FORT WORTH, Texas — It didn't take long hanging around the anglers in the Bassmaster Memorial to realize that fishing on Eagle Mountain for the next two days could be a crap shoot.
Not many of the anglers in the event think they have anything special figured out for this showcase event that rewards the first-place angler a cool $250,000.
"This is all about fishing what's in front of you," said Mark Tucker of Missouri. "There really aren't any patterns, at least that I've figured out or heard anyone bragging about.
"You basically have to fish those places that look fishy and don't give up until one bites."
That's a prevailing theme among the anglers.
"It will be all about the timing," Alton Jones said.
But the problem is most anglers won't be in control of their own timing. Eagle Mountain Lake is shallow and some anglers say about four feet low, making available cover a premium. After the first two hours of the event, Jones feels most of everything available will have already been fished at least once.
"It won't take long with the 50 best anglers in the world on this lake to have it totally beat up," Tucker said.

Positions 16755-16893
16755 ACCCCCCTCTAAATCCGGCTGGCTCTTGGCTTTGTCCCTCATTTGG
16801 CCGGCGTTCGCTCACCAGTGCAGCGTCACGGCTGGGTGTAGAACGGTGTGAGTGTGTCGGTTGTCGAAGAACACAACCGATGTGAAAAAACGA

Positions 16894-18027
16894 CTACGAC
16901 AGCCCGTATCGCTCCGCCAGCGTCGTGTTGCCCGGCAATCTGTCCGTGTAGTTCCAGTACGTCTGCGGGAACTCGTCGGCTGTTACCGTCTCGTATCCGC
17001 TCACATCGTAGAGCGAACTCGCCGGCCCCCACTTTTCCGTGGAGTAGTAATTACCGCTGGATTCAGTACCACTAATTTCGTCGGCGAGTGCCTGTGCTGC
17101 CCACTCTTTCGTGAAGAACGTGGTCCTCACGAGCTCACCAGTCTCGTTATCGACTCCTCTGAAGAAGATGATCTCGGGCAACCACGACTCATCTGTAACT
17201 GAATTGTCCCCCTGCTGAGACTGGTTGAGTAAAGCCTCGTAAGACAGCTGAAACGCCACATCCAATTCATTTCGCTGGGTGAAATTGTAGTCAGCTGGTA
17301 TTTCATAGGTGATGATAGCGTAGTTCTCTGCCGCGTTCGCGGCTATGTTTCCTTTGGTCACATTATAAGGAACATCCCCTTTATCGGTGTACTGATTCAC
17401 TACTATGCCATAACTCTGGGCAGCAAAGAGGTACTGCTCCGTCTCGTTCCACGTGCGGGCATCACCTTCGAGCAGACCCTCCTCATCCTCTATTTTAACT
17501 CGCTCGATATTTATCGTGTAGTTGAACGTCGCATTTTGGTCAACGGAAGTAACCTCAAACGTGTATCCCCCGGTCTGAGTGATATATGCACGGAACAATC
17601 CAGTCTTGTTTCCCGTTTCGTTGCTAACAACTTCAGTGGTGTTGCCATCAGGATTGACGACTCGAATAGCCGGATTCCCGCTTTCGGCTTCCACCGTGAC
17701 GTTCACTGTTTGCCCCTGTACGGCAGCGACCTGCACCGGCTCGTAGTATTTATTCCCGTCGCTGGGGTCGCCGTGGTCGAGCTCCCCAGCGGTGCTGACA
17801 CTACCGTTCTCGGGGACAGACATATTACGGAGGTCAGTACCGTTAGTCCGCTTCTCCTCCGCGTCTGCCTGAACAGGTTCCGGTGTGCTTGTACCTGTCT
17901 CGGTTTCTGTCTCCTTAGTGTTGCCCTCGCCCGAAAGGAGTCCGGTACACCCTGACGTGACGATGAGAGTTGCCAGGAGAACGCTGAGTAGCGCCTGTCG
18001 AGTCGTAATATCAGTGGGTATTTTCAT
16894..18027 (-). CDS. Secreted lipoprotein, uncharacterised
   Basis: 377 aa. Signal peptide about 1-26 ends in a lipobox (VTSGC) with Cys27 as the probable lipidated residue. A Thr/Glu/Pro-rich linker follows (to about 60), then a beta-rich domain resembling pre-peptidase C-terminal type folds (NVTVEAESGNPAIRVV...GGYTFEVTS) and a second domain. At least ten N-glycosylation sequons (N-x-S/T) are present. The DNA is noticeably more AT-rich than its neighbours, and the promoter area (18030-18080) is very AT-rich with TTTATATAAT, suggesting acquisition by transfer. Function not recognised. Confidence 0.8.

The anglers in the Bassmaster Memorial are getting a double break this week. The event that features the top anglers on the CITGO Bassmaster Tour is a no-entry event, which is nice considering the top prize is $250,000.
The second break comes in the form of not having to buy gasoline for their boats. Eagle Mountain Lake is fishing so small that many of the fishermen have yet to have to put gas in their rigs at $3 a gallon.
"I've used about a thimble full all week," Mike Wurm said. "I'm still burning the gas bought at Clarks Hill (Georgia)."
The Bassmaster Memorial, besides being a showcase event for the top anglers in the world, is an event that memorializes Don Butler, a former Bassmaster Classic Champion, who was the first member of BASS.
Ray Scott, the founder of BASS, was on hand to pay tribute to Butler, who he said was one of the main driving forces in the creation of the sport of bass tournament angling.
True to form, Scott passed along a story about Butler on the day after he had won the Classic.
Butler was the originator of the Okie Bug spinnerbait, and he won the tournament on a smaller version of the bait that was simply titled the "Small Okie Bug."
Not real catchy. But the day following Butler's victory, a local newspaper ran this bold headline: "SOB wins BASS Classic."